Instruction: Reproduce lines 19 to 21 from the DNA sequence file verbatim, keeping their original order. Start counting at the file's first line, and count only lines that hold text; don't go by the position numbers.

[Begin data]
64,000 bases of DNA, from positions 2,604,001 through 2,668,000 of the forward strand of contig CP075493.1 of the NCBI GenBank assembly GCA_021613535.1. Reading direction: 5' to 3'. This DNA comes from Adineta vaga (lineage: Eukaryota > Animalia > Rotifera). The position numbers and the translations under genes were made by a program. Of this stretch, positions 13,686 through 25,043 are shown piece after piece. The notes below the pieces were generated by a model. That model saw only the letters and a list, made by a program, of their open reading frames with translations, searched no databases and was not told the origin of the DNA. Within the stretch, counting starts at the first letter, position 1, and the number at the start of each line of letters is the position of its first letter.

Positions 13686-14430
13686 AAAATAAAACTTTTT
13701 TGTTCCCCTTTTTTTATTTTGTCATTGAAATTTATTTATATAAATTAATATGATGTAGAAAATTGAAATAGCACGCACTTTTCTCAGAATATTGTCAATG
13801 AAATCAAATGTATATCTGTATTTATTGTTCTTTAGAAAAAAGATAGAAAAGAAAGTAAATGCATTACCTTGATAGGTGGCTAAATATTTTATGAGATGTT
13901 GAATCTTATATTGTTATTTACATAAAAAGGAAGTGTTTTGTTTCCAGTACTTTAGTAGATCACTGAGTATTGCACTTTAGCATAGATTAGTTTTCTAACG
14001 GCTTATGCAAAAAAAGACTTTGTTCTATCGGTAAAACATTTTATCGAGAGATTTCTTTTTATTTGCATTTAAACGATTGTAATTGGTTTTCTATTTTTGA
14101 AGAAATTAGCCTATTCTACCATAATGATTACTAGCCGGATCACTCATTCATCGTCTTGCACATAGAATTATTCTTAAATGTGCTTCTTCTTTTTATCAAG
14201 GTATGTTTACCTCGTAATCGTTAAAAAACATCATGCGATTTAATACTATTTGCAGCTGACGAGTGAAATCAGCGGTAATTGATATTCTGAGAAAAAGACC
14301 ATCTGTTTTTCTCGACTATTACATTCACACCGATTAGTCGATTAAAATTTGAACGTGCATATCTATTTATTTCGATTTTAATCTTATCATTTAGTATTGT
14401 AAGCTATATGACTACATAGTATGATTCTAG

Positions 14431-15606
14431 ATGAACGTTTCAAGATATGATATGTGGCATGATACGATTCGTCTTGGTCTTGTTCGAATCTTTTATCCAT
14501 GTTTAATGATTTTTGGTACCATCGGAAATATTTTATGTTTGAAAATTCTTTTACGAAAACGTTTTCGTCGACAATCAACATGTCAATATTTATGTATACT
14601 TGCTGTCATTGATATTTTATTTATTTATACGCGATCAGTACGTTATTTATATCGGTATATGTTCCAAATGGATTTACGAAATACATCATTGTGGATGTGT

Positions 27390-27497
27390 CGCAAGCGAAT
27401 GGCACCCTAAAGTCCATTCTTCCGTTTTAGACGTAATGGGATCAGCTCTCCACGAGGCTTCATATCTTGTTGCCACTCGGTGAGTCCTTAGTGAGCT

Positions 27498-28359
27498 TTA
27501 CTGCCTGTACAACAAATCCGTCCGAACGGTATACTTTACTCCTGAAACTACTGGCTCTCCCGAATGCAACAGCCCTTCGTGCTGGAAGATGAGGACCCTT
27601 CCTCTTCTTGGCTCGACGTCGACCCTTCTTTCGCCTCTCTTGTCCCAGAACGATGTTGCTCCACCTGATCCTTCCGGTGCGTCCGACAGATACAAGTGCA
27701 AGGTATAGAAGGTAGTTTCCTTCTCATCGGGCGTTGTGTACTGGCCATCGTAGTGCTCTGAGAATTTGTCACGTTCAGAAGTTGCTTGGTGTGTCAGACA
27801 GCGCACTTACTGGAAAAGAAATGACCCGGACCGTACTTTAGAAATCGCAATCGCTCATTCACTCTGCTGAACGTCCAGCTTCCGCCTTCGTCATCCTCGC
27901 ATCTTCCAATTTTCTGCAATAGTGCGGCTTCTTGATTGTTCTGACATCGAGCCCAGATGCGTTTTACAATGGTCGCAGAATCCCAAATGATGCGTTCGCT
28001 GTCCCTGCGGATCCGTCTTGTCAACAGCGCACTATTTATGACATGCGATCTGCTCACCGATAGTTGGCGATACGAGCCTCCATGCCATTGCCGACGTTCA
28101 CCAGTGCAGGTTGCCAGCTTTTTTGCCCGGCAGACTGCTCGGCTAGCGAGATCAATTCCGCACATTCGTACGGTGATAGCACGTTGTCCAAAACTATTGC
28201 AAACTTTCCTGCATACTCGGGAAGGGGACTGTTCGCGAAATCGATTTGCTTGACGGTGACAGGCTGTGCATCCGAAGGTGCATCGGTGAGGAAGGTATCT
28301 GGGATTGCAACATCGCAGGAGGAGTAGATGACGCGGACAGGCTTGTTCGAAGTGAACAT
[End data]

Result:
Positions 27498-28359
27498 TTA
27501 CTGCCTGTACAACAAATCCGTCCGAACGGTATACTTTACTCCTGAAACTACTGGCTCTCCCGAATGCAACAGCCCTTCGTGCTGGAAGATGAGGACCCTT